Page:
STOXX Europe Large 200: The STOXX Europe Large 200 Net Total Return Index tracks the 200 largest companies from 17 European nations by market capitalization.
U.S. Recession Indicator: The U.S. Recession Indicator is a dummy indicator based off of the returns of the Russell 3000 Index. If the Russell 3000 has two consecutive quarters of negative returns, then the indicator is 1; otherwise, it is 0.
This document has been prepared solely for informational purposes and contains confidential and proprietary information, the disclosure of which could be harmful to Hamilton Lane. Accordingly, the recipients of this document are requested to maintain the confidentiality of the information contained herein. This document may not be copied or distributed, in whole or in part, without the prior written consent of Hamilton Lane.
There are a number of factors that can affect the private markets which can have a substantial impact on the results included in this analysis. There is no guarantee that this analysis will accurately reflect actual results which may differ materially. These valuations do not necessarily reflect current values in light of market disruptions and volatility experienced in the fourth quarter of 2020, particularly in relation to the evolving impact of COVID-19, which is affecting markets globally.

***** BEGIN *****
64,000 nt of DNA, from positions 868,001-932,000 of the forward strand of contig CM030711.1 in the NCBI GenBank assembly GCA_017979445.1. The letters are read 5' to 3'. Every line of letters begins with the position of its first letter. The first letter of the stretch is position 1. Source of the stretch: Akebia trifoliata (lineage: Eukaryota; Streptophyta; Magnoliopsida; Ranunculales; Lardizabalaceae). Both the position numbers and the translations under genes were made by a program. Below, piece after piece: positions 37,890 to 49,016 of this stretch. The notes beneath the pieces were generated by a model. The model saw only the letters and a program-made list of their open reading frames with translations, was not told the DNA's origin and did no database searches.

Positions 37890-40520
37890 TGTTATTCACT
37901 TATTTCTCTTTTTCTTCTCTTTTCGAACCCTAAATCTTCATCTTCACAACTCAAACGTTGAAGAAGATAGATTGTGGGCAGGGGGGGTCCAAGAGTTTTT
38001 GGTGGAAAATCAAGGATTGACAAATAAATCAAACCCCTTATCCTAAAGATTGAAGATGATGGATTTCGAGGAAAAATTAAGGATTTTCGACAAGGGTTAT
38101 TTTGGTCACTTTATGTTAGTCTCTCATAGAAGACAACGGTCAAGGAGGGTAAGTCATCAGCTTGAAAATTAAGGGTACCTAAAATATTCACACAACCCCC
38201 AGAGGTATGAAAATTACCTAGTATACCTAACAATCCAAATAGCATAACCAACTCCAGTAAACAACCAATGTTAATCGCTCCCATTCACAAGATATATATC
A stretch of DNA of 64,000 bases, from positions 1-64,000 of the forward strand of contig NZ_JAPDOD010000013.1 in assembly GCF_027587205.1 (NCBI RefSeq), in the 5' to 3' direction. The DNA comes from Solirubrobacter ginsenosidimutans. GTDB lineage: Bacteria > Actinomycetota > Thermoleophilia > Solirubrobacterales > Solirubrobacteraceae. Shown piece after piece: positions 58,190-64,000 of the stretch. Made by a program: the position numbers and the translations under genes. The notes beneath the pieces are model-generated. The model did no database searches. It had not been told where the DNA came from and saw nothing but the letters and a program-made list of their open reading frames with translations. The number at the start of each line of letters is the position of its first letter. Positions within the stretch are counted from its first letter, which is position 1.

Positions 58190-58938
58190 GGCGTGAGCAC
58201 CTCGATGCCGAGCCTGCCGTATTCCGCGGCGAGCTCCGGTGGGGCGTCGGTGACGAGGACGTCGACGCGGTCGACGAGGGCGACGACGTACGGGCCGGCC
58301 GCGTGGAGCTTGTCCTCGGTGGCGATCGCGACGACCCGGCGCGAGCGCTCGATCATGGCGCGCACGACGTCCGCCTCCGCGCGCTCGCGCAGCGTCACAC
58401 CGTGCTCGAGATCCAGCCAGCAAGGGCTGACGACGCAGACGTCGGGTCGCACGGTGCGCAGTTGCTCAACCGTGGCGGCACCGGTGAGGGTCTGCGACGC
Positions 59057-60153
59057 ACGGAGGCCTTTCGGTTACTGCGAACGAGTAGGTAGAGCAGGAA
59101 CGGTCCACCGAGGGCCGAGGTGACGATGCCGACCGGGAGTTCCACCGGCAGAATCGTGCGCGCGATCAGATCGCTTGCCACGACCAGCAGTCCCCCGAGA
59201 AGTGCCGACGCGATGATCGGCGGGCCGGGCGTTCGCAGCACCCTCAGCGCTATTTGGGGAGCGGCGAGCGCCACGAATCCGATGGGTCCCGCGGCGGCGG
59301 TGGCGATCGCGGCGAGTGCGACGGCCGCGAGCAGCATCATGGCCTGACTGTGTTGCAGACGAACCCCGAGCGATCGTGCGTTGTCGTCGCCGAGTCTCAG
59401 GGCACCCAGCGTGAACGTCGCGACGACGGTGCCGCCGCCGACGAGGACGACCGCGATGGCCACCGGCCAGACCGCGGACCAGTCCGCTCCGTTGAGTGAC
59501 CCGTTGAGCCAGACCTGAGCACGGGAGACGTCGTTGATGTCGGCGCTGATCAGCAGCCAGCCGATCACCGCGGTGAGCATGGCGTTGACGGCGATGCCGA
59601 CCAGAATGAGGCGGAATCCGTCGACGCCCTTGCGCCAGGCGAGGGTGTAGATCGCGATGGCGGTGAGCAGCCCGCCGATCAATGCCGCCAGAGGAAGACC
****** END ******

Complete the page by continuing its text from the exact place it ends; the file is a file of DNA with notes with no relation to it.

The information contained in this presentation may include forward-looking statements. Forward-looking statements include a number of risks, uncertainties and other factors beyond our control which may result in material differences in actual results, performance or other expectations. The opinions, estimates and analyses reflect our current judgment, which may change in the future.
All opinions, estimates and forecasts contained herein are based on information available to Hamilton Lane as of the date of this presentation and are subject to change. The information included in this presentation has not been reviewed or audited by independent public accountants. Certain information included herein has been obtained from sources that Hamilton Lane believes to be reliable but the accuracy of such information cannot be guaranteed.
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As of July 6, 2022